In a recent post we looked at the importance of learning different modes on guitar, as well as the usefulness of the pentatonic scale. This time we will build on all of that, exploring the whole-tone scale as well as the natural minor, harmonic minor, and melodic minor scales.

Check out more articles on scales and modes here.

Whole Tone Scale: Perfect Symmetry

One of the most interesting scales to play on guitar is the whole-tone: a symmetrical collection of six notes, in which each pitch is a whole-tone (major second) apart. The scale is known for its ambiguous, dreamlike quality and has been used to great effect by composers such as Claude Debussy and jazz musicians like Thelonious Monk. Learn more about the whole-tone scale—and keep your fingers limber—through this Weekly Workout.


Making Fancy Chords with Pairs of Sixths and More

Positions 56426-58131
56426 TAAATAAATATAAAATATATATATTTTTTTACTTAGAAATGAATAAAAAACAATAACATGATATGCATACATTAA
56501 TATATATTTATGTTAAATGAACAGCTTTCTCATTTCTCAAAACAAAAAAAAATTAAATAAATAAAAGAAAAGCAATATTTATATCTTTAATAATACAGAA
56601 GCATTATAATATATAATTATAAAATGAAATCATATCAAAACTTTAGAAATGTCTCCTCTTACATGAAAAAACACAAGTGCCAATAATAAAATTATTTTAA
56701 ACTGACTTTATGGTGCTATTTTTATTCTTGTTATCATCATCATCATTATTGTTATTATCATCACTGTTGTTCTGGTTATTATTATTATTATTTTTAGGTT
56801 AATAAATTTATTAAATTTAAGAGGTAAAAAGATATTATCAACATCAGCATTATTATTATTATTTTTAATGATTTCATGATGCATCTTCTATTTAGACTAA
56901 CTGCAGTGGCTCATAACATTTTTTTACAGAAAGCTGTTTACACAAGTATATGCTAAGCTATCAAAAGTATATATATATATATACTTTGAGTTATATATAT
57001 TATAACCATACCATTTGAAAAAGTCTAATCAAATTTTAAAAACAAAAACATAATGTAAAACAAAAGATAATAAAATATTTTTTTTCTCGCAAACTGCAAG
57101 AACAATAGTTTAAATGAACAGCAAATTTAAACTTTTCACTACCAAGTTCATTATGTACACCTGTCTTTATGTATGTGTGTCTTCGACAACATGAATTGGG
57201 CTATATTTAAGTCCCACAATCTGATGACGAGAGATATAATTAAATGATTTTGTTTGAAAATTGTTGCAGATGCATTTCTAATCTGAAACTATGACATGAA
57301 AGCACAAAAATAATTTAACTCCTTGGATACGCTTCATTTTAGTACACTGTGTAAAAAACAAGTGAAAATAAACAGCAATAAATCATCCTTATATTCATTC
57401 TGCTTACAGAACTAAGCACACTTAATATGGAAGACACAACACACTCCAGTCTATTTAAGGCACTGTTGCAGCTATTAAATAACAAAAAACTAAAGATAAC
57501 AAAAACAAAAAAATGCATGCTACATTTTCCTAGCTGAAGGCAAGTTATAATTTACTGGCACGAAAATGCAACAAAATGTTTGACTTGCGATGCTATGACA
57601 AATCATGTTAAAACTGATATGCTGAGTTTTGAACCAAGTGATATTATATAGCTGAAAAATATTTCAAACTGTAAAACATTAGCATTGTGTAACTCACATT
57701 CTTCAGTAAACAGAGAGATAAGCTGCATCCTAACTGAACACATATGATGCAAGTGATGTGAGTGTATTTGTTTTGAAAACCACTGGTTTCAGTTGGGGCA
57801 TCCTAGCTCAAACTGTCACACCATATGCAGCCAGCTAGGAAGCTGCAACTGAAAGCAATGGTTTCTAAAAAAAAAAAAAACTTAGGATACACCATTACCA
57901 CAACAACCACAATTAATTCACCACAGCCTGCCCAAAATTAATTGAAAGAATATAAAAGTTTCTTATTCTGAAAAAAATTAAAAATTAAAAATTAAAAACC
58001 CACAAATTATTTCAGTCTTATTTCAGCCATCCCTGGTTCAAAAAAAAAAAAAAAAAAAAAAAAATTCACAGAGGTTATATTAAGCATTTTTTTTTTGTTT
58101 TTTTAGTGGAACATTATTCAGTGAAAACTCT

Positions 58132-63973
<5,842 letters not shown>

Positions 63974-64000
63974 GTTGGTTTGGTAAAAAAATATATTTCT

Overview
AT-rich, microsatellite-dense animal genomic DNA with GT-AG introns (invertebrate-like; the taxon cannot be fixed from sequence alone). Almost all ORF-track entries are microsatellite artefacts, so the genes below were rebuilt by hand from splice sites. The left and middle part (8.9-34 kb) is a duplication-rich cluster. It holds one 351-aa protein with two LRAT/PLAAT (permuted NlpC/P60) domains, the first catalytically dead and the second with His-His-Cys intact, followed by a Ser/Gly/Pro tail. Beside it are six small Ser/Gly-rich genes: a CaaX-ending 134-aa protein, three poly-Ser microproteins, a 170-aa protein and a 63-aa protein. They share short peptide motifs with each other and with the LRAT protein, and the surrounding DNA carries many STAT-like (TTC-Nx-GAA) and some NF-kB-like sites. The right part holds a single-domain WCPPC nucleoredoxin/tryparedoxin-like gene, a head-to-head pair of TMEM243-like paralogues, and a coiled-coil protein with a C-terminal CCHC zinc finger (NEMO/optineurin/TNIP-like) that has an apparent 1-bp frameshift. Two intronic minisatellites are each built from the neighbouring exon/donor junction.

In popular Western music, chords and chord progressions are typically derived from the major and natural minor scales. However, you can use any scale to generate unusual chordal ideas. In this lesson, Adam Levy teaches how you can make harmonies from pairs of sixths using not just the natural minor but also the harmonic and melodic minor scales. All are in E minor but can be transposed to any other minor key.

For the adventurous, in this Weekly Workout, Ron Jackson shows how to build complex and colorful chords from the harmonic and melodic minor scales—great ways of breaking away from using the same old boring chords.

Book cover for Guitar Scale and Mode Mastery: 12 technique-building lessons

To dive more deeply into scales, check out Guitar Scale and Mode Mastery, available at